Discovering the Magic of Morocco

I have a long travel bucket list and Morocco has been on it for several years. Finally, I received the opportunity and gladly accepted to visit this part of Africa.

It is a relief to have someone meet you when you arrive at the airport in Morocco and escort you through customs. The lines can be daunting and it is nice to know you have someone to help you through the process. Once clearing customs and collecting my luggage, my driver transferred me to my hotel in Fes. It is terribly important to have someone transfer you that knows the city.

We arrived in a part of the old city where the streets are quite narrow and the only way to find your hotel is to walk through a maze of tiny streets
Once you arrive at your destination, you open a small door and walk into a beautiful restored Riad with gorgeous gardens. What a treat!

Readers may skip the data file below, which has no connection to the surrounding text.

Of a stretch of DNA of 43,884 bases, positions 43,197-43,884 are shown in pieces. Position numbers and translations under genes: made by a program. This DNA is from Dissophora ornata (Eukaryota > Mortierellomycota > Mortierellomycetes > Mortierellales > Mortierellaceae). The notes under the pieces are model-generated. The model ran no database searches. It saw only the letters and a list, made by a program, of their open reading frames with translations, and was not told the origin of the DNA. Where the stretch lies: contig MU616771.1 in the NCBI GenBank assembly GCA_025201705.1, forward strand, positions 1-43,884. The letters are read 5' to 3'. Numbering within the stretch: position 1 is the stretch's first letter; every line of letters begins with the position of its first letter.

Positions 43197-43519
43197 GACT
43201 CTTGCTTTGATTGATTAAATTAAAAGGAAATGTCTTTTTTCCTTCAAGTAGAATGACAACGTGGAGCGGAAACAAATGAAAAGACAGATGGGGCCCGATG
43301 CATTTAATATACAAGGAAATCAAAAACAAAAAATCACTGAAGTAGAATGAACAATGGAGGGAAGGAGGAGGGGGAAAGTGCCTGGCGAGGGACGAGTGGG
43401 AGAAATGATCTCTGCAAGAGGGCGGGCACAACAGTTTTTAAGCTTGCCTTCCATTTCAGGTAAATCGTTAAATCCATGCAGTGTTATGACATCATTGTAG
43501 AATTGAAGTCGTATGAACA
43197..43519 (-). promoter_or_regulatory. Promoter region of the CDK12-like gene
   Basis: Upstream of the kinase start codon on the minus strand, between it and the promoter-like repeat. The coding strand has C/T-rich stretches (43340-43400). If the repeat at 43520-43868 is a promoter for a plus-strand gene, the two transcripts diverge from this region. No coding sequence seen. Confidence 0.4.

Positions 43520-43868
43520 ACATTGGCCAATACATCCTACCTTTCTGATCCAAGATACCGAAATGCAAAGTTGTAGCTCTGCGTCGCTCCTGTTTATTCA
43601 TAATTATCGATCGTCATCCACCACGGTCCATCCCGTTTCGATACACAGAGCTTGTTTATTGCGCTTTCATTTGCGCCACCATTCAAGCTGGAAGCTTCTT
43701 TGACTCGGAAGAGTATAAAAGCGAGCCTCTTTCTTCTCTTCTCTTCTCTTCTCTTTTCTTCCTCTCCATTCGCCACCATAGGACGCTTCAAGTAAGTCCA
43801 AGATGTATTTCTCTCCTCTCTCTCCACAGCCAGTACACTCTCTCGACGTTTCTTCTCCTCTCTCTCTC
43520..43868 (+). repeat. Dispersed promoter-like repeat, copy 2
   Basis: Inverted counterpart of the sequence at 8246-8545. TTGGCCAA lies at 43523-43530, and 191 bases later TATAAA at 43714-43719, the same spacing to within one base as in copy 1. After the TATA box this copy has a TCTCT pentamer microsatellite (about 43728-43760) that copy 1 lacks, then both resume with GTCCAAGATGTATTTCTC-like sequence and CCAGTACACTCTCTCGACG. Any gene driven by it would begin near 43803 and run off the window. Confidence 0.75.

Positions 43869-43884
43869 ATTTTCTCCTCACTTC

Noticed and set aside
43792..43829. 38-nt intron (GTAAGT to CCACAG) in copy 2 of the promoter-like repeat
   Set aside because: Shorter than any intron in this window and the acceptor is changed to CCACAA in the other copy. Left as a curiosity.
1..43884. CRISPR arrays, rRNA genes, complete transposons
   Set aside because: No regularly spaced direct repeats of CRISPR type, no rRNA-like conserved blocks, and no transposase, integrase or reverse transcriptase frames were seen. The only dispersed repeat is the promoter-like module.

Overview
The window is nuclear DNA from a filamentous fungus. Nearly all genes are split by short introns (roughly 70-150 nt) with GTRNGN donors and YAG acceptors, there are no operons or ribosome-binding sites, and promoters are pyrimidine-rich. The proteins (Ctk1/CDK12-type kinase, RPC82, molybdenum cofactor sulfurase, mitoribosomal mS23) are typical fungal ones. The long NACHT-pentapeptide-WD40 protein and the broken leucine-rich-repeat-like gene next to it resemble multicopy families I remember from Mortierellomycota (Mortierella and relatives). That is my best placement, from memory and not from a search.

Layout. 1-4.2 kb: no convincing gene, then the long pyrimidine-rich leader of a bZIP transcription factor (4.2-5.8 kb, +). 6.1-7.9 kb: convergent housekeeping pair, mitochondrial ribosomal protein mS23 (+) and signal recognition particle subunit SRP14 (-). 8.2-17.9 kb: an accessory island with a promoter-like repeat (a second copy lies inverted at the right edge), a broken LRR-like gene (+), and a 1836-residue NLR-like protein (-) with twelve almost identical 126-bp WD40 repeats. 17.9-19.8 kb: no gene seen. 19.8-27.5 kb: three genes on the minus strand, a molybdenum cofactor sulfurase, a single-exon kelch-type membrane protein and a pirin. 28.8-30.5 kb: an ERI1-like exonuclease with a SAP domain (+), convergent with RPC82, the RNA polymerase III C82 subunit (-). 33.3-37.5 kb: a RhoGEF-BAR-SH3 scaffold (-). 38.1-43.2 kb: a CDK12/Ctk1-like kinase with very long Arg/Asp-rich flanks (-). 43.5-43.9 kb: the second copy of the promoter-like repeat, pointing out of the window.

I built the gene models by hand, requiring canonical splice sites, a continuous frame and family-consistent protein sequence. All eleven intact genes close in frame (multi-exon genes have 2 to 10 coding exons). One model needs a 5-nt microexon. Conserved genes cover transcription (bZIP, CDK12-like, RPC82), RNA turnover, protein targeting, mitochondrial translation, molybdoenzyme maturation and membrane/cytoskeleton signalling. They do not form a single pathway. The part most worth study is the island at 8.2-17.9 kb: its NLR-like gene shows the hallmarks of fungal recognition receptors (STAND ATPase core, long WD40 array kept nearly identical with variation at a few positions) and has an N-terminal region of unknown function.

I stayed at the Riad Fes, a Relais and Chateaux property, and it did not disappoint. The rooms and suites are large, comfortable, decorated in traditional Morocco textiles, with no two rooms the same. The property has a roof top bar that looks out over the city and the place to be to watch the sunset. Two restaurants, a pool and spa complete this property located within the ancient city.

Morocco has a French history and the majority of everyone speaks Arabic and French. English is a third language and unless you speak French well you are going to need a driver and/or guide to tour the country.

The old city of Fes is a UNESCO World Heritage Site, and the restorations are going well in the city. They have done a remarkable job in remodeling the accurate look of the buildings. We visited many sites and the famous tanneries of Fes. The old city was one of my favorite spots in Morocco because of the rich history and genuine look of the homes and shops.